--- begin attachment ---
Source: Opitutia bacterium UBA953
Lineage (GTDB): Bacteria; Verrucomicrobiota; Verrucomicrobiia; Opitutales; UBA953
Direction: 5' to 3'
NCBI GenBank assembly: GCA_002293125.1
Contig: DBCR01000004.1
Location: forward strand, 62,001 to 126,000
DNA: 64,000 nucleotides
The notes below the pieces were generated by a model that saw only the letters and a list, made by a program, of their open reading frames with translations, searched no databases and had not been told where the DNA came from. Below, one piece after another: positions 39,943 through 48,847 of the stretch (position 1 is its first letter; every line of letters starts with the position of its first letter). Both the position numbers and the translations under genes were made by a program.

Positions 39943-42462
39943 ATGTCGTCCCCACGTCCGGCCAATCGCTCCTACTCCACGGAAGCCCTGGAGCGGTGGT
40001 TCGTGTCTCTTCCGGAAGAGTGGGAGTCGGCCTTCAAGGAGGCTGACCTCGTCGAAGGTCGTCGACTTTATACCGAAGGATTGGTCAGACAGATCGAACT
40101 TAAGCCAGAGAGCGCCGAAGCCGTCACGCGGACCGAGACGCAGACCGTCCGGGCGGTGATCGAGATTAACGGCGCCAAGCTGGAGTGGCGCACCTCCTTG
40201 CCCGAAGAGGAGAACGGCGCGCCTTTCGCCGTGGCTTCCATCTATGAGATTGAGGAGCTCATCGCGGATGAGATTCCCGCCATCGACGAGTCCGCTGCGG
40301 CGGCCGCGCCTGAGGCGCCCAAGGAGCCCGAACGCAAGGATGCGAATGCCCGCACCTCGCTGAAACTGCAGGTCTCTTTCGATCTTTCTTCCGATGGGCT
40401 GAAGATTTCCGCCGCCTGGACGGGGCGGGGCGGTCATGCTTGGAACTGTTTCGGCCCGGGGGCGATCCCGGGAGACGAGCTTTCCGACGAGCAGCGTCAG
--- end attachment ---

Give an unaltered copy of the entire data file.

Source: Opitutia bacterium UBA953
Lineage (GTDB): Bacteria; Verrucomicrobiota; Verrucomicrobiia; Opitutales; UBA953
Direction: 5' to 3'
NCBI GenBank assembly: GCA_002293125.1
Contig: DBCR01000004.1
Location: forward strand, 62,001 to 126,000
DNA: 64,000 nucleotides
The notes below the pieces were generated by a model that saw only the letters and a list, made by a program, of their open reading frames with translations, searched no databases and had not been told where the DNA came from. Below, one piece after another: positions 39,943 through 48,847 of the stretch (position 1 is its first letter; every line of letters starts with the position of its first letter). Both the position numbers and the translations under genes were made by a program.

Positions 39943-42462
39943 ATGTCGTCCCCACGTCCGGCCAATCGCTCCTACTCCACGGAAGCCCTGGAGCGGTGGT
40001 TCGTGTCTCTTCCGGAAGAGTGGGAGTCGGCCTTCAAGGAGGCTGACCTCGTCGAAGGTCGTCGACTTTATACCGAAGGATTGGTCAGACAGATCGAACT
40101 TAAGCCAGAGAGCGCCGAAGCCGTCACGCGGACCGAGACGCAGACCGTCCGGGCGGTGATCGAGATTAACGGCGCCAAGCTGGAGTGGCGCACCTCCTTG
40201 CCCGAAGAGGAGAACGGCGCGCCTTTCGCCGTGGCTTCCATCTATGAGATTGAGGAGCTCATCGCGGATGAGATTCCCGCCATCGACGAGTCCGCTGCGG
40301 CGGCCGCGCCTGAGGCGCCCAAGGAGCCCGAACGCAAGGATGCGAATGCCCGCACCTCGCTGAAACTGCAGGTCTCTTTCGATCTTTCTTCCGATGGGCT
40401 GAAGATTTCCGCCGCCTGGACGGGGCGGGGCGGTCATGCTTGGAACTGTTTCGGCCCGGGGGCGATCCCGGGAGACGAGCTTTCCGACGAGCAGCGTCAG